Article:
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Category Archives: South Orkney Islands
Traces of Shackleton
After several days in South Georgia loosing ourselves amidst the vibrant wildlife that has to be seen to be believed we have had a couple of days at sea dodging heavy ice that has successfully fended off our attempts to land on the South Orkney Islands and kept us on a merry chase through rafts of ice until we finally manoeuvred our way to the bleak rocky shores of Elephant Island.
While on South Georgia we visited the grave of Earnest Shackleton and his right hand man Frank Wild who was interred next to the boss just days before we arrived at Grytviken. Strangely enough old Frank ended up falling off the face of the planet after being a central figure in the exploration of the Southern continent. In fact he ended up as a local barfly in South Africa and his ashes were recently discovered in an undistinguished grave …. When they were finally recognised whey were sent all the way to South Georgia so that Shackleton’s right hand man could finally rest beside the man who he always revered and who he had helped to make such a distinguished figure in the history of exploration.
Today we launched the zodiacs in heavy swell off the coast of Point Wild and visited the site where Shackleton’s crew spent over four months waiting for the “boss” to return and save them from their bleak predicament. Frank Wild was in charge of this desperate crew surviving on the few penguins that hadn’t fled in the wake of the advancing ice. To see this barren shore really places one in the midst of these poor beleaguered sailors.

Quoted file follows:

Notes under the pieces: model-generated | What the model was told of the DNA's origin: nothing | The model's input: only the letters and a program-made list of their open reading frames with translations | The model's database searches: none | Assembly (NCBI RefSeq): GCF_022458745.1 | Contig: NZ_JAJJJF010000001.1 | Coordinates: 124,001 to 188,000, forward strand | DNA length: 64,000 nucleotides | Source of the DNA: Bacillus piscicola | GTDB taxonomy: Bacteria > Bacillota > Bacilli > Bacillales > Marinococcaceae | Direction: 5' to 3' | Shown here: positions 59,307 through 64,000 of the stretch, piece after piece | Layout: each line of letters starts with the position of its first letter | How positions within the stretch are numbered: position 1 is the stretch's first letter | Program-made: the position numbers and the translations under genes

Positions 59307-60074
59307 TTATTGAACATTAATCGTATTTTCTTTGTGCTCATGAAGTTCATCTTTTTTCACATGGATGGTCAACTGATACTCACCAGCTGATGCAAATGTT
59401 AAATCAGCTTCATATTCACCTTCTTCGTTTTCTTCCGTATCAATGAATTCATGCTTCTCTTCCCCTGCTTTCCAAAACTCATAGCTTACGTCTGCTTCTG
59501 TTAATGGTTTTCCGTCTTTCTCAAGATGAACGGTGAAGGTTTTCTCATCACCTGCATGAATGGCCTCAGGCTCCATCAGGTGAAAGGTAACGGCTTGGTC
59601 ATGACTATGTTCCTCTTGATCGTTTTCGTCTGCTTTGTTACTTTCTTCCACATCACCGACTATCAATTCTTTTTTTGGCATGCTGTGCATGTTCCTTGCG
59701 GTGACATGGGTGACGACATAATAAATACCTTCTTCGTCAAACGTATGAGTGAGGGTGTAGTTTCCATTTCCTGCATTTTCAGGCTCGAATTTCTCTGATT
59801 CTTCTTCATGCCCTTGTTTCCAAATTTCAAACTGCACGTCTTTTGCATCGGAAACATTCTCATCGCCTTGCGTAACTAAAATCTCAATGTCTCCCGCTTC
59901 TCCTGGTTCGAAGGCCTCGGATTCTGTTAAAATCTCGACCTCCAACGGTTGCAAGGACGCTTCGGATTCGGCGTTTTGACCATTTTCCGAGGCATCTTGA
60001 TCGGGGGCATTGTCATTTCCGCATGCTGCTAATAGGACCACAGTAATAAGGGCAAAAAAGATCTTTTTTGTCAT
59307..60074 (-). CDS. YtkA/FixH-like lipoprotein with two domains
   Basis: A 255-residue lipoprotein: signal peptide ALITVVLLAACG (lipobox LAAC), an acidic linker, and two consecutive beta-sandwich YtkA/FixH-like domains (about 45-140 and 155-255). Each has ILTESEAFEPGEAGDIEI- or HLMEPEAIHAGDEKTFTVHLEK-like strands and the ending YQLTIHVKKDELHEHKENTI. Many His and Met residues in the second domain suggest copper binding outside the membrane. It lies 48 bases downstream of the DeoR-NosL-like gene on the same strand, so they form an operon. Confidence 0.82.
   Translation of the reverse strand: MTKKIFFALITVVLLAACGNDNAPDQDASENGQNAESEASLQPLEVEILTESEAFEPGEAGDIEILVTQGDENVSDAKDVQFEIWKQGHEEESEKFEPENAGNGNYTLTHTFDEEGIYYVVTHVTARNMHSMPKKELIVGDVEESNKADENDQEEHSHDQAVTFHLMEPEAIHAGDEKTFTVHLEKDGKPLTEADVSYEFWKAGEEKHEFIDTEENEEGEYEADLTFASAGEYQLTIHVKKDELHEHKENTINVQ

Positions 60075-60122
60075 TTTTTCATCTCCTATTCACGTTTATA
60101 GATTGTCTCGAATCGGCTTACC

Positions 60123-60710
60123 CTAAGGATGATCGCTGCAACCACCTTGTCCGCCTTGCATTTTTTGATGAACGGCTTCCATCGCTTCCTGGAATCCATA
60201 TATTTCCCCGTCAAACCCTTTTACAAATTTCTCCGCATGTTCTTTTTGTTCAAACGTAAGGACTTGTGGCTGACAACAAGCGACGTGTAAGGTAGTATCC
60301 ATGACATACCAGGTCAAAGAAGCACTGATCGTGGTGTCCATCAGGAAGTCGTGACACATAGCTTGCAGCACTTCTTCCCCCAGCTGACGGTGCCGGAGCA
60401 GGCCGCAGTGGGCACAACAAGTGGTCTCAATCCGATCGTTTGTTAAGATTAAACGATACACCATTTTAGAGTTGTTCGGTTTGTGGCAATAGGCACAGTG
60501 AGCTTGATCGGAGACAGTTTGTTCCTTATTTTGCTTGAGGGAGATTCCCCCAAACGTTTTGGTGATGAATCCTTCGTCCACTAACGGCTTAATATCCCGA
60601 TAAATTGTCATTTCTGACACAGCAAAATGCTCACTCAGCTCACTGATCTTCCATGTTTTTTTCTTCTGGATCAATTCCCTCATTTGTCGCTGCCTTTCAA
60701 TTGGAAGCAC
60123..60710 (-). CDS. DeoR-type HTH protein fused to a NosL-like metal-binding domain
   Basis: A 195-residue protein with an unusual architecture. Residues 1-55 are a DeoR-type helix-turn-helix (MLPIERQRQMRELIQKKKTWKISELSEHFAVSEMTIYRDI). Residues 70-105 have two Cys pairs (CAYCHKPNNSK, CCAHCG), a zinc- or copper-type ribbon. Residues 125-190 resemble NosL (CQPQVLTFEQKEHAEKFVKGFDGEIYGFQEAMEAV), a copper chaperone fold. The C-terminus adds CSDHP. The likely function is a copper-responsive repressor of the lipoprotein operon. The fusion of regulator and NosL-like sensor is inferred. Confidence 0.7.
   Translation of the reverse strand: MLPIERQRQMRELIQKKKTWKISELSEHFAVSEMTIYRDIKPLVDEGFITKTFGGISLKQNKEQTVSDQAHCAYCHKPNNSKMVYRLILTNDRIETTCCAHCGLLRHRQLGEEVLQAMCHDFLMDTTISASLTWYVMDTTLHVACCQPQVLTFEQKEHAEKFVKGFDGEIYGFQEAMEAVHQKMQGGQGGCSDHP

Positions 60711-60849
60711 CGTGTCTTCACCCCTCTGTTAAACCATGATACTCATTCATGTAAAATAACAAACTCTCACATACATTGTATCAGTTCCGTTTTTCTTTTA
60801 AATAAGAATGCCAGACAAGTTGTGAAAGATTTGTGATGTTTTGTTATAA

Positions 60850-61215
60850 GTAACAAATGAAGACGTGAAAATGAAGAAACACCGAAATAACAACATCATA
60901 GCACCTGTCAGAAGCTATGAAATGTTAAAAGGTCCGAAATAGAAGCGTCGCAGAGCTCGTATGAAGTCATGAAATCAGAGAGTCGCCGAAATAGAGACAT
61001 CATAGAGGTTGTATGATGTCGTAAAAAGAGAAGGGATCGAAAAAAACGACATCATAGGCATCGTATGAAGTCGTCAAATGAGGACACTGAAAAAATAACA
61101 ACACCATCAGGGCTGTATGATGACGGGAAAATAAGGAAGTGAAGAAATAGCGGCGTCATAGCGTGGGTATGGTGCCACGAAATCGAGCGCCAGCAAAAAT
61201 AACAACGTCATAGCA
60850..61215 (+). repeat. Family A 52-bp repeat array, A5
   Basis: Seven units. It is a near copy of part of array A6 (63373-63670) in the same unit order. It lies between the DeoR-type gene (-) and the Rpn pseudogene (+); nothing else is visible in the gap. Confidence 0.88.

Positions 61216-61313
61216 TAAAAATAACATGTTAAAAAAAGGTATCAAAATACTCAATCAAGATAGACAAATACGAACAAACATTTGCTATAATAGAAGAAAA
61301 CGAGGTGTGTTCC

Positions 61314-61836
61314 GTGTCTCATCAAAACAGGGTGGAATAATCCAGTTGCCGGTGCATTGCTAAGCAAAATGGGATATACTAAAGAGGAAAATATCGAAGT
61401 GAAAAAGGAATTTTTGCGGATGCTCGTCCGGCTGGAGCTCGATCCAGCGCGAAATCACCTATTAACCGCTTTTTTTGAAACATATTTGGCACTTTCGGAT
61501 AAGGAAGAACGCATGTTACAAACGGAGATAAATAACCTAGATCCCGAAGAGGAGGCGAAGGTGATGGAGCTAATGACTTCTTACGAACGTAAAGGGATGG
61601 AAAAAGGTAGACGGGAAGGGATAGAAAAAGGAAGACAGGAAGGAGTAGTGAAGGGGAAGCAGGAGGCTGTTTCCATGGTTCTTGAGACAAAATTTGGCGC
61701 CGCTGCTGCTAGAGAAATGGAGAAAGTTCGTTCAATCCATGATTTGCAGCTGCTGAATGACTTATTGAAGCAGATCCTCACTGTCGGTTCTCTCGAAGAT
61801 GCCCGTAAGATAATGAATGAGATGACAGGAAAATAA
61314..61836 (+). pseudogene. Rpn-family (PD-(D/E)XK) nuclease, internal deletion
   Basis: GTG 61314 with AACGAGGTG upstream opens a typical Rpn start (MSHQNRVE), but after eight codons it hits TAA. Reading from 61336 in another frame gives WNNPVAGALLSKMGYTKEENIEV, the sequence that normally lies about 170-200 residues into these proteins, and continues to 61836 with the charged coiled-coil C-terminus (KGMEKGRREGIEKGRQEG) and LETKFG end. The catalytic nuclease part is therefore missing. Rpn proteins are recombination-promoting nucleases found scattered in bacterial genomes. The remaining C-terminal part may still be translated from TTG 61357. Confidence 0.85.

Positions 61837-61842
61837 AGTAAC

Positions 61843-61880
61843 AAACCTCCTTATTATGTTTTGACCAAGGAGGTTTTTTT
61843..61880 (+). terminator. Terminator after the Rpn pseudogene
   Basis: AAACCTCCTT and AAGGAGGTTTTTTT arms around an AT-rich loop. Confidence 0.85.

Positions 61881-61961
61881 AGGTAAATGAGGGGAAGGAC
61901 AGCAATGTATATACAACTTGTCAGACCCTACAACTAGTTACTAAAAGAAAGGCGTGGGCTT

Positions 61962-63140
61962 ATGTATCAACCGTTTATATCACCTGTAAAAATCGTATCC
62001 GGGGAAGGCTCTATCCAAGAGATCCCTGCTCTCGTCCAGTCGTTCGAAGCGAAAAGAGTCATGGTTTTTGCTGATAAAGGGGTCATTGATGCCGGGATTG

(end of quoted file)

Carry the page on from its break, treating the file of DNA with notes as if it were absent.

For us it was merely a quick visit – to these men it was a small spit of land that stood between them and a cold hungry death. These men had a huge faith in their leader who had left them to sail on a seemingly impossible journey on a small wooden boat through the most dangerous seas in the world to seek securer for his stranded men. One can only imagine the anguish of these men went through but we know that their long months of hardship were rewarded by the site of the “boss” rowing back to them to relieve them from their drastic predicament.
In our case we head further south towards the Antarctic Sound after leaving Point Wild. The ease with which we move around the Antarctic region would have seemed incredible to these early explorers, but we cannot travel far without acknowledging these brave men who drew the first maps of this lost icy continent.
Touching the Orkneys
In amidst a rolling sea we sighted the South Orkney Islands today and slowly made our way to Signy Island and a British research base. The zodiacs were unloaded and I drove in to the base, however, the trip over sent us a strongmessage. After a ten minute ride with green water crashing over the front of the boat we thought maybe it wasn’t such a great idea to unload passengers given the increasingly nasty weather. In the end I managed to touch the jetty on Signy Island, take a quick look at the elephant seals lounging on the beach, then waved a cheery farewell to the scientists onshore before turning tail and running back to the ship. Oh well … perhaps we’ll get to visit this remote outpost another time.
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The past day we have been skirting a depression in the Scotia Sea that has forced us well to the west of our next objective: the South Orkney Islands. But finally this evening we have drawn into sight of the rocky outlying islands which jut from the ocean and reach for the heavens with sheer sides and forbidding silhouettes. Around the islands are a battalion of tabular icebergs lurking in all directions, each with a small group of penguins standing atop and with whales blowing all about. It’s a shame we cant spend longer in these remote islands, but unfortunately we have to turn to the south and make for Antarctica.
Posted in Patrick in Antarctica, South Orkney Islands Tagged Humpback Whale Leave a comment